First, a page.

Non Violent first Time Drug Offenders are doing more Time than Violent Repeat Offenders – No

I believe that there are circumstances that would warrant jail time, but mandatory minimums are not right. For example, a high school senior or a college freshman arrested with a couple of grams of Marijuana in a school zone will face two years in prison for selling $10.00 worth to his friend. This makes no sense and cost the us tax payers more money than just the $100,000 to keep him in prison.

Along with that mandatory two year sentence he will also be labelled a felon. He will not receive any help while in prison and will not be allowed to participate in any work release programs or be able to be released early for good behavior. He will come out of prison with no skills and be a felon. This will limit his ability to find work and make him more likely to resort to crime to survive.

Had he not been subjected to a mandatory sentence and labelled a felon he would probably have grown up and become a productive citizen in society. So, do criminals convicted of non-violent crimes need to face jail time? I say no. At least not because it is mandatory. All cases are different and there is no right or wrong answer here. However, I do not believe in mandatory minimums for the reasons I just stated.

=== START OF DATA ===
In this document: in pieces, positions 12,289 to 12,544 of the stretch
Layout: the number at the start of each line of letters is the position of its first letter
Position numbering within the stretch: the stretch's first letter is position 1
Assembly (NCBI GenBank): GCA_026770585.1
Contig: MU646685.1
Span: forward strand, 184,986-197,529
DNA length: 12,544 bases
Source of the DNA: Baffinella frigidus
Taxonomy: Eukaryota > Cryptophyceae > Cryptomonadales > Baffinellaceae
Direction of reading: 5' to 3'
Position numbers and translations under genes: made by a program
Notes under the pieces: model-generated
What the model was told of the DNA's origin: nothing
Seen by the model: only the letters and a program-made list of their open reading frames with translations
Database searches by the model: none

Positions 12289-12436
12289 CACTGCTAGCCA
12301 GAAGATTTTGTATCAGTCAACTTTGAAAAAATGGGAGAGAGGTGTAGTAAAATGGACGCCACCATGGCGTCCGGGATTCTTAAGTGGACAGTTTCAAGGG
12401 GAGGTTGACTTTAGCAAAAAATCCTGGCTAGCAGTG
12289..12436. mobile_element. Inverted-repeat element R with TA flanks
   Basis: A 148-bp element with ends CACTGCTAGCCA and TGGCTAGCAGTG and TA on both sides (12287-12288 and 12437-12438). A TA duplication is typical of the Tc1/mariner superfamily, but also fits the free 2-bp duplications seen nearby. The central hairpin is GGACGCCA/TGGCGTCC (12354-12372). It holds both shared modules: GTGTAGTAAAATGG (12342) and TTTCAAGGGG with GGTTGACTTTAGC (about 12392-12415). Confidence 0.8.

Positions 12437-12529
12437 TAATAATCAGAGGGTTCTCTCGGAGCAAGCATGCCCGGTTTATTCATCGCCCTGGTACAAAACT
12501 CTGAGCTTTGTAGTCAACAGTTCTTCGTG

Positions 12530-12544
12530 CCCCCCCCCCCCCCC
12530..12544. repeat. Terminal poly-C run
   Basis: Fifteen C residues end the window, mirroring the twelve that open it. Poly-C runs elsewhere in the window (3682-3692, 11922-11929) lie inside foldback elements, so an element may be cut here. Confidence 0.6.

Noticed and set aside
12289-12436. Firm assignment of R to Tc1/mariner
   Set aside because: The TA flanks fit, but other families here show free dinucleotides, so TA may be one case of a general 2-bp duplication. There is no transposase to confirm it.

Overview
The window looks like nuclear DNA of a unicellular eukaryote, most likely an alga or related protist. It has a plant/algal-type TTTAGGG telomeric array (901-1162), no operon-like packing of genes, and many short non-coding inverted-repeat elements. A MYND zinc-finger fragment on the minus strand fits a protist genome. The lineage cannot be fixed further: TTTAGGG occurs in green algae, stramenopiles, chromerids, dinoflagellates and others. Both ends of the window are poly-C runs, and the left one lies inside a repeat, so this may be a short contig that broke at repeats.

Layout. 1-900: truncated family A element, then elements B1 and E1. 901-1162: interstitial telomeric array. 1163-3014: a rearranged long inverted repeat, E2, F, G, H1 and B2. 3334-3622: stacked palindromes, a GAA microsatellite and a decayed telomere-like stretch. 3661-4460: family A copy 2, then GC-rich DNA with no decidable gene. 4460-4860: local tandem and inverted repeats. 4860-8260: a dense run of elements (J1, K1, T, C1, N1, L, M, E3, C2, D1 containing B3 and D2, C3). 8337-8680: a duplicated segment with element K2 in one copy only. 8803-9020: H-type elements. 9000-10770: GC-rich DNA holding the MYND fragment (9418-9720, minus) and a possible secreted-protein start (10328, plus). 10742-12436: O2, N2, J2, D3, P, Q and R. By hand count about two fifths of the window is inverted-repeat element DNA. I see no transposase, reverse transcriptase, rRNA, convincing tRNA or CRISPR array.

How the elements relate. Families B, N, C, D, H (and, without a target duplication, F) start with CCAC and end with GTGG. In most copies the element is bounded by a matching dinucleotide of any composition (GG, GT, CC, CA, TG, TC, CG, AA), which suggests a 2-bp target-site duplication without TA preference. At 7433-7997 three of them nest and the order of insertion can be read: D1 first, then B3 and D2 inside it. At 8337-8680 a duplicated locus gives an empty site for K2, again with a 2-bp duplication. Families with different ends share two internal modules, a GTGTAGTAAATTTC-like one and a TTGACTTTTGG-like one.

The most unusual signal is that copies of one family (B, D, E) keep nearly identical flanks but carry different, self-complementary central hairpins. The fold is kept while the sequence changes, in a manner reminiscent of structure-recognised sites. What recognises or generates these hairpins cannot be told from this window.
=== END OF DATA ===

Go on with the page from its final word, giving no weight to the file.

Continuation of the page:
Anyone who does should do some research. Violent criminals many times are serving short sentences than non-violent criminals.The amount of money that American taxpayers spend on prisons has never been greater, prison capacity has tripled over the years. Yet the expected punishment of violent criminals has declined while violent crime continues to rise at incredible high levels. 

The war on drugs has helped to create a paradox of more prisons and less punishment for violent criminals. More violent criminals on the streets means less public safety. The drug  war has taken away the ability of a judge to protect the public by handing out sentences that fit the crime. As prisons are filled beyond capacity with nonviolent drug criminals, many of them first offenders, violent repeat offenders are pushed out of prison early, and sometimes never incarcerated at all. 

The question should be “Should criminals convicted of violent crimes be set free with no jail time while non-violent drug criminals are given mandatory sentences with no chance for parole”.